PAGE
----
Poiret was no longer a leading couturier in 1929, but top designers like Lelong, Molyneux, Worth, and Cheruit were all showing  what I’ll call High/Low hems.

Couture evening gowns by (from left) Louiseboulanger, Lelong, Cheruit, ; sketched for Delineator, May 1929.

Couture evening gowns by (from left) Louiseboulanger, Lelong, Cheruit, Molyneux, and Lelong; sketched for Delineator, May 1929.

Couture from Lelong, Louiseboulanger, Vionnet, and Vionnet. Sketched for Delineator, May 1929.

Couture from Lelong, Louiseboulanger, Vionnet, and Vionnet. Sketched for Delineator, May 1929.

For those who love a sewing challenge, here’s a closer look at two 1929 Lelong gowns:

Couture gowns by Lucien Lelong, Illustrated in March and May, 1929. Delineator.

Couture gowns by Lucien Lelong, Illustrated in March and May, 1929. Delineator. I’ll link to some modern leg-baring dresses with sheer overlays later.

Worth designed this white velvet wedding gown for Princess Francoise of France in 1929. The gown is relatively simple so as not to detract from the yards of heirloom lace in her veil.

Worth wedding gown designed for Princess Francoise of France. Sketched in Delineator, June 1929.

Worth wedding gown designed for Princess Francoise of France. Sketched in Delineator, June 1929.

Bridesmaid dress by Ardanse. "Green taffeta with the yoke, tiny sleeves and skirt of tulle." June 1929.

Bridesmaid dress by Ardanse. “Green taffeta, with the yoke, tiny sleeves and skirt of tulle.” June 1929.

Commercial designs followed suit:

Wedding gown in Butterick's Delineator, June 1929.

Wedding gown in Butterick’s Delineator; illustration for article, June 1929.

Butterick pattern 2632 has a coordinating jacket. May, 1929.

Butterick pattern 2632 has a coordinating jacket. May, 1929.

Butterick pattern 2634 dress and jacket; May 1929.

Butterick pattern 2634 dress and jacket; May 1929.

As I said, I’ve been thinking of these dresses with hems that are simultaneously long and short as “transitional” fashion. I know some readers really dislike them; I may have bad news for you. Here’s Sonya Molodetskaya in a gown by Vasily Vein – worn in San Francisco in September 2015. (Photo by Laura Morton.)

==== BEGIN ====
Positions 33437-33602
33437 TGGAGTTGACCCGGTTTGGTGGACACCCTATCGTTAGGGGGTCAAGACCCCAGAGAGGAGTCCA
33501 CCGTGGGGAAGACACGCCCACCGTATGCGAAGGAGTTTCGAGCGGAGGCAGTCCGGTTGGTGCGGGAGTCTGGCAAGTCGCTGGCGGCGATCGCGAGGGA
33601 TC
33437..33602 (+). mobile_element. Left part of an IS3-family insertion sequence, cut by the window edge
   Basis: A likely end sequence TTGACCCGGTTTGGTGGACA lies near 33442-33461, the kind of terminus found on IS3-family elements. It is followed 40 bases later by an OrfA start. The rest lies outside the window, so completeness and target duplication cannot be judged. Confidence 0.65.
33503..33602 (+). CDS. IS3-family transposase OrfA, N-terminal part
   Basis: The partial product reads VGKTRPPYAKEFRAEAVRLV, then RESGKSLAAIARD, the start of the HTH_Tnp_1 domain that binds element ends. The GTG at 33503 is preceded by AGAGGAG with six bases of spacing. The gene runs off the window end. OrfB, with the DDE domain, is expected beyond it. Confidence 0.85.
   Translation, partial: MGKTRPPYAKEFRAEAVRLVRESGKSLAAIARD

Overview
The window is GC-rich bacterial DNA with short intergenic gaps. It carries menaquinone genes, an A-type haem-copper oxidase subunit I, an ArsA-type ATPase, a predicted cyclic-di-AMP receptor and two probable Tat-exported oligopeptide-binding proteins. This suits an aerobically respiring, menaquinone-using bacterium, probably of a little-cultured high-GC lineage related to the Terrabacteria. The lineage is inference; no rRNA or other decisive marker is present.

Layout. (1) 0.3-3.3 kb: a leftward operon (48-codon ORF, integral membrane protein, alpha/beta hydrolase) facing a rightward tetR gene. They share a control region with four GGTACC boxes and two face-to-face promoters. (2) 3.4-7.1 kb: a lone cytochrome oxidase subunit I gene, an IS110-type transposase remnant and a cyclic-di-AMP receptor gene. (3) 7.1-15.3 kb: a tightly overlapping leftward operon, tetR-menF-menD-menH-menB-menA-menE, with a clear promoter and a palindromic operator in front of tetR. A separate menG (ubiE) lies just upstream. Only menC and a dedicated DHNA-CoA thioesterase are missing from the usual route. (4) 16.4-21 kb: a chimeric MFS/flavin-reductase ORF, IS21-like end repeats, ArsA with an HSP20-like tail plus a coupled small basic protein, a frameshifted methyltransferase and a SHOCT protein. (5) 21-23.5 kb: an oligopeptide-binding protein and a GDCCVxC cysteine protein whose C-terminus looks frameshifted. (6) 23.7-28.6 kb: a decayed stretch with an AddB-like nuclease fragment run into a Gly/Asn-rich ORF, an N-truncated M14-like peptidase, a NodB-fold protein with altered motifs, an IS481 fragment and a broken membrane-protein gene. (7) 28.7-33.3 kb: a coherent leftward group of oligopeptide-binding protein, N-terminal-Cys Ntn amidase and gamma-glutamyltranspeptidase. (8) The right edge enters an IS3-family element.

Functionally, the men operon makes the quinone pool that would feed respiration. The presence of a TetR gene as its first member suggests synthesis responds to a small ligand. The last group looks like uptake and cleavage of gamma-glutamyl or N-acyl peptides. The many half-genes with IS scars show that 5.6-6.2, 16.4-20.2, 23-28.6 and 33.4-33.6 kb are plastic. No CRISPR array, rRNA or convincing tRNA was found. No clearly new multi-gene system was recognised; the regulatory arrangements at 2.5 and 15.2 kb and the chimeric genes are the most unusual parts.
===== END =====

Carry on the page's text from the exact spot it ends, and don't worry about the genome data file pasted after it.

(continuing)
We have now been living in a long period of varied hem lengths — without the edicts of other eras that “this season the hem will be nine inches above the floor” or “Just at the kneecap.” So how am I to explain the reappearance of high-in-front-low-in-back hems?

These were seen at the San Francisco Opera and Symphony events in September, 2014 and 2015:

A red satin gown by Rubin Singer (click here.) (2015)

Designer Yuka Uehara in her gown for Tokyo Gamine (click here.) (2015)

Another super-short front and full trained gown worn by Sonya Molodetskaya  (click here.) (2014)

Komal Shah in Oscar de la Renta (Short in front, click here.) (Another view click here.) (2014)

Belinda Berry demonstrated her love of outrageous formal outfits by wearing her own high/low design . (2015)

Pianist Yuja Wang in mini-dress with long sheer overlay  (2015) proved that Heidi Klum (seen here at the Emmy Awards) (2015) wasn’t the only person wearing a short hem and a long hem at the same time. Fashion indecision? Fear of commitment? Anything goes? (Klum’s yellow dress from Atelier Versace, with a choice of hems and two completely different sides, seems a little too indecisive to me!)

 

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Filed under 1920s, Old Advertisements & Popular Culture, Vintage Couture Designs, Vintage patterns